Obama Says It's 'Insane' to Let People on No-Fly List Purchase Guns

President Barack Obama speaks about the shootings in San Bernardino, California during a meeting with his national security team in the Oval Office of the White House in Washington on December 3. Kevin Lamarque/REUTERS

In a weekly address posted to the White House website Saturday, President Barack Obama said that people on the government's "No-Fly" list, a blacklist for suspected terrorists and criminals, should not be allowed to purchase guns.

"Right now, people on the No-Fly list can walk into a store and buy a gun. That is insane. If you're too dangerous to board a plane, you're too dangerous, by definition, to buy a gun," Obama said.

The president has acknowledged that the shooting in San Bernardino, California that killed 14 people was an act of terrorism. According to the FBI, the shooters seem to have been motivated in part by support for the ideology of ISIS, though authorities have not indicated that they were actual members of the group, or acting under orders.

"I'm calling on Congress to close this loophole, now," Obama said. "We may not be able to prevent every tragedy, but ...we shouldn't be making it so easy for potential terrorists or criminals to get their hands on a gun that they could use against Americans."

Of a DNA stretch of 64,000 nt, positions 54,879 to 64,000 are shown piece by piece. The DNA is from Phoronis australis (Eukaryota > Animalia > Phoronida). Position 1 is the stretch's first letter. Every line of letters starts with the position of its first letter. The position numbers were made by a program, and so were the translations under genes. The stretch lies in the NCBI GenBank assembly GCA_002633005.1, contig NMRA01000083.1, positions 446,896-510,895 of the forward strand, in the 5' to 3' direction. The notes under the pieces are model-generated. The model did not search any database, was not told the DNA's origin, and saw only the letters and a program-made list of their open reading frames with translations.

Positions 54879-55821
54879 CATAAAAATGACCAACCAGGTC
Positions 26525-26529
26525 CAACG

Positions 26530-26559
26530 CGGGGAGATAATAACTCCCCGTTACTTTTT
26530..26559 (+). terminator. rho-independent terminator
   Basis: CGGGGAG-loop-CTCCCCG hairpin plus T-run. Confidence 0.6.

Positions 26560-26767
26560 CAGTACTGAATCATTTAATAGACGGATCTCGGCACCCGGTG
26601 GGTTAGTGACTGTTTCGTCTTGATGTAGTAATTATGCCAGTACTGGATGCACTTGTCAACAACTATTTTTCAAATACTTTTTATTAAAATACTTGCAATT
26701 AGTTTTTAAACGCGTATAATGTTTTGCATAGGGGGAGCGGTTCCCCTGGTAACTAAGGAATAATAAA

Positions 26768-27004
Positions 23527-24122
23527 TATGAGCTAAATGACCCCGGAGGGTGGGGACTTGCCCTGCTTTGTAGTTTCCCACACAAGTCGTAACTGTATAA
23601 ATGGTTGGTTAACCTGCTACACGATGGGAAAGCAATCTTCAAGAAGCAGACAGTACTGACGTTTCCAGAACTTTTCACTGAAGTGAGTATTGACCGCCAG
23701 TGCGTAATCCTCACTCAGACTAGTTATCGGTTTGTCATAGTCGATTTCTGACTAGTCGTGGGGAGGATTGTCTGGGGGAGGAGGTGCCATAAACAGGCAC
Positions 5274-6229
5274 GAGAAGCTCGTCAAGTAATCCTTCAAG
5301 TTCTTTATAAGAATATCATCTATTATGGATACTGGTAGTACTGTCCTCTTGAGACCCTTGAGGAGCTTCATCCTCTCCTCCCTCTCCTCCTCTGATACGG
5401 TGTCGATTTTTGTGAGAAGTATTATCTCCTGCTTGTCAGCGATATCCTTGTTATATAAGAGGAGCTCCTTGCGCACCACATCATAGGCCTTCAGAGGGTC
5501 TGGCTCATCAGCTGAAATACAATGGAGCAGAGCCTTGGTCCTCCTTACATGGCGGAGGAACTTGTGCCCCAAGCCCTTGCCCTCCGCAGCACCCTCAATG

Hillary Clinton, Obama's former secretary of state and the current frontrunner for the Democratic presidential nomination, is attempting to seize on the no-fly list angle of the gun control debate. The Senate recently voted down a bill that would have, in Obama's words, closed the loophole.

Republicans say they can stand up to terror, but they can't even stand up to the NRA. https://t.co/bShB6CdLEm pic.twitter.com/onUDJRxYZN

— The Briefing (@TheBriefing2016) December 4, 2015

The No-Fly list itself has been a subject of controversy. Democrats tend to be more suspicious of government surveillance than Republicans, but Obama and Clinton have supported using the Internet and monitoring social media to catch suspected terrorists.

Obama's stance puts the Republicans in a double bind. On the one hand, presidential candidates like Senator Ted Cruz of Texas have argued that the gun rights enshrined in the Second Amendment are all-encompassing rights. On the other hand, the GOP has accused Obama of being too soft on terrorists (those hit by drone strikes might disagree, but the sentiment mostly involves his handling of the expansion of ISIS in Syria and Iraq). Voting against the no-fly list exemption puts the candidates so far to the right on the gun issue that they risk compromising their other positions come general election time, when swing voters, not highly conservative caucus-goers, will play a great role in deciding who becomes the next president.